If you want to know what you may expect to see in the first year of recovery, here are some answers:
Each Recovery Process Is Different
As we previously mentioned, not everyone’s recovery process is going to be the same. Some people may have an easy time, some may have a harder time, and some may have a difficulty somewhere in the middle of those. People tend to compare their progress with other people they know that have gone through or are going through recovery. The second you compare your progress with another’s, you may feel like saying “I’m not good enough” or feel a sense of insignificance. But, this is far from true.
You need to realize that it is okay to not be okay and comparing your recovery to another’s is not healthy for you. The end goal is the same for everyone, but the journey differs. Even those who share the same addiction may not have to go through the same process as you. The process someone goes through depends on so many different variables it’s impossible to say that two people will have the same recovery process.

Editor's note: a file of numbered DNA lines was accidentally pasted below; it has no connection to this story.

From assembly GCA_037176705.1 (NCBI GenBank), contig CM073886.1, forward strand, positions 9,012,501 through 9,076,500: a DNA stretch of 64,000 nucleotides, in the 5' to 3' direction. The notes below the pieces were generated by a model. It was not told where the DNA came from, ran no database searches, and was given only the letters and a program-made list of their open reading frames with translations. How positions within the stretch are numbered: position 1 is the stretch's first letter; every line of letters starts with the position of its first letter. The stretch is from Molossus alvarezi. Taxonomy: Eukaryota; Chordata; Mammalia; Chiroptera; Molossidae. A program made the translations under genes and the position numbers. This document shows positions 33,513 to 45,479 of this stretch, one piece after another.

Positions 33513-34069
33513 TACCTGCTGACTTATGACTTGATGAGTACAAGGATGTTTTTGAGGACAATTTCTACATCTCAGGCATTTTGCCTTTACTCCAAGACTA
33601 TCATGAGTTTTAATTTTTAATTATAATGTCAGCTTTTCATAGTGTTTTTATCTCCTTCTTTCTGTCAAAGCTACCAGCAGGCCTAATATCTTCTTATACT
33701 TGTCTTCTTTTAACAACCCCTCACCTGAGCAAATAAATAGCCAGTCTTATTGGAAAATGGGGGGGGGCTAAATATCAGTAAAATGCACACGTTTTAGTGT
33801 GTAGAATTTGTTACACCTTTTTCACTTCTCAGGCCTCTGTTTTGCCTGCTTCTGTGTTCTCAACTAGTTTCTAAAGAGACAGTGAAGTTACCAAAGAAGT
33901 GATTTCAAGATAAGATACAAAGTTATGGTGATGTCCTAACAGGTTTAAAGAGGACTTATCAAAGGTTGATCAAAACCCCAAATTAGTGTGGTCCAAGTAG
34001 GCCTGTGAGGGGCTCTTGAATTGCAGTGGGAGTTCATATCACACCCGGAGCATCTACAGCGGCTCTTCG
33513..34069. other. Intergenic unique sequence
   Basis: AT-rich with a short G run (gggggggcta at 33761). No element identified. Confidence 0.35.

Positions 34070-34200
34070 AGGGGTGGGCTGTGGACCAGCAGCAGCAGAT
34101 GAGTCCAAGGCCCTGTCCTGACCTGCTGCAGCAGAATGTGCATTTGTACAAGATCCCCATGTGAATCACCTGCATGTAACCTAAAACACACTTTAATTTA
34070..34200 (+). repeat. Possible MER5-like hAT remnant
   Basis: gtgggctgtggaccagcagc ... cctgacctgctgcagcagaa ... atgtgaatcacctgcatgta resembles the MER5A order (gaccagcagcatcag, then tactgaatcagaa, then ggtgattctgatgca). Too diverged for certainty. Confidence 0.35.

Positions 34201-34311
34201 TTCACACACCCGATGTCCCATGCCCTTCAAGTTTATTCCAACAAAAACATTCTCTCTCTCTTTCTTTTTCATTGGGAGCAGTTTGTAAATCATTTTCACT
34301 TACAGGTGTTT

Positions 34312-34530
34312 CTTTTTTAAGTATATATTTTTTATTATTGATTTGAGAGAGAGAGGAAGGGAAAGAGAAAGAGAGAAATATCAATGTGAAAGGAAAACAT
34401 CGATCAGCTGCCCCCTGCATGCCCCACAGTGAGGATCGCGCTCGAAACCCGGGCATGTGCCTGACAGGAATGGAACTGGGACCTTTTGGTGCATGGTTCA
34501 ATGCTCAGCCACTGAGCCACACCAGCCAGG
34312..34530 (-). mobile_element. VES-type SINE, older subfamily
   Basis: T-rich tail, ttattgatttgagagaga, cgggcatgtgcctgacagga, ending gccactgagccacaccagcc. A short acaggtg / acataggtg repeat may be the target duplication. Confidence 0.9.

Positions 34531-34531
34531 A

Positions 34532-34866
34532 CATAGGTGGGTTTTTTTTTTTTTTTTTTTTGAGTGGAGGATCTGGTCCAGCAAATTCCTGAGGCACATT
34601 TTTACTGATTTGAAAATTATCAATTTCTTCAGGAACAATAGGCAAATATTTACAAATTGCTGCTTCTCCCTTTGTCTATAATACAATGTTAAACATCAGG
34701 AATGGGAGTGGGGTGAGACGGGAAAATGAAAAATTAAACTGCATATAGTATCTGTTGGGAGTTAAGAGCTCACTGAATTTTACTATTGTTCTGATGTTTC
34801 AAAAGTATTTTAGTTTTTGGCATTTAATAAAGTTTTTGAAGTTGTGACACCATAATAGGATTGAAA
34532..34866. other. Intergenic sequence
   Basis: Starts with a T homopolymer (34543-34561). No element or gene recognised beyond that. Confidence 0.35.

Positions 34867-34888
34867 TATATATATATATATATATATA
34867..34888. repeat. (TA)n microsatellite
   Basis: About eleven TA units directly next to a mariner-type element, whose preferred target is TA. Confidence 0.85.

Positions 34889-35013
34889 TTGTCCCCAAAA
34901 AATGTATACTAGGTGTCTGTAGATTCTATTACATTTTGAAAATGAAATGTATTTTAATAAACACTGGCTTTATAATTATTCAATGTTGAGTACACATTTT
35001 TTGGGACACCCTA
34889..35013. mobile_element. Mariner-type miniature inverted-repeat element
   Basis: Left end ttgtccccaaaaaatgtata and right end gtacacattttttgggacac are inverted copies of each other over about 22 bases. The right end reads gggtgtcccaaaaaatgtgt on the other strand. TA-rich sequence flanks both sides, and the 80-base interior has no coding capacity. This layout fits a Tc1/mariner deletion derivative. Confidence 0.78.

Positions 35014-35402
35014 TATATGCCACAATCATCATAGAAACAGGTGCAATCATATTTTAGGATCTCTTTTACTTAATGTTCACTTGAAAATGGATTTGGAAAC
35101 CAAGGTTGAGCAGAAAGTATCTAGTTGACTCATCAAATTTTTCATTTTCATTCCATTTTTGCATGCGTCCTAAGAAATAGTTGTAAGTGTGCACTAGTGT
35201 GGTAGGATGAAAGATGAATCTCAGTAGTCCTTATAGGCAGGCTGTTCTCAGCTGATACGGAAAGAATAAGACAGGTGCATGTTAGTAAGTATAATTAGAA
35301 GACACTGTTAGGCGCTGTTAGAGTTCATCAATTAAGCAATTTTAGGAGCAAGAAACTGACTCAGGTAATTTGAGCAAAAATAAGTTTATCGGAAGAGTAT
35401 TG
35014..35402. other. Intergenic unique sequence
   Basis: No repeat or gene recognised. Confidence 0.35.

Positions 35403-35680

Detoxing is a process or period of time in which one abstains from or rids the body of toxic or unhealthy substances. This practice sounds easy enough, but it isn’t. There are multiple steps that go into detox. Depending on what substance is being abused, some people may need a one time detox, while people that are addicted to stronger substances may need a more frequent detox. The detox process is meant for ridding the body of the substances it has become so dependent on; cleansing itself of any toxins. This process can take up to a couple week depending on what the person is detoxing from.
Ridding Oneself Of Toxic Relationships
If someone is struggling with addiction, chances are they abused the substance due to something in their life. Sometimes, this can mean a relationship with a significant other, family member, or friend. Abuse from a family member, unsupportive spouse, or a peer pressuring friend may be reasons for why someone abuses a substance. One thing you can expect to do in the first of recovery is cut off relationships like these. Though it may sound easy to do, there is still a relationship somewhere beneath all the toxicity and that can make it harder to end. Some people may be afraid of how the person may react after their relationship is cut off and this is understandable. But, sobriety is your main goal and if it means cutting off these toxic relationships, it must be done. Reevaluating your relationships is all apart of the recovery process.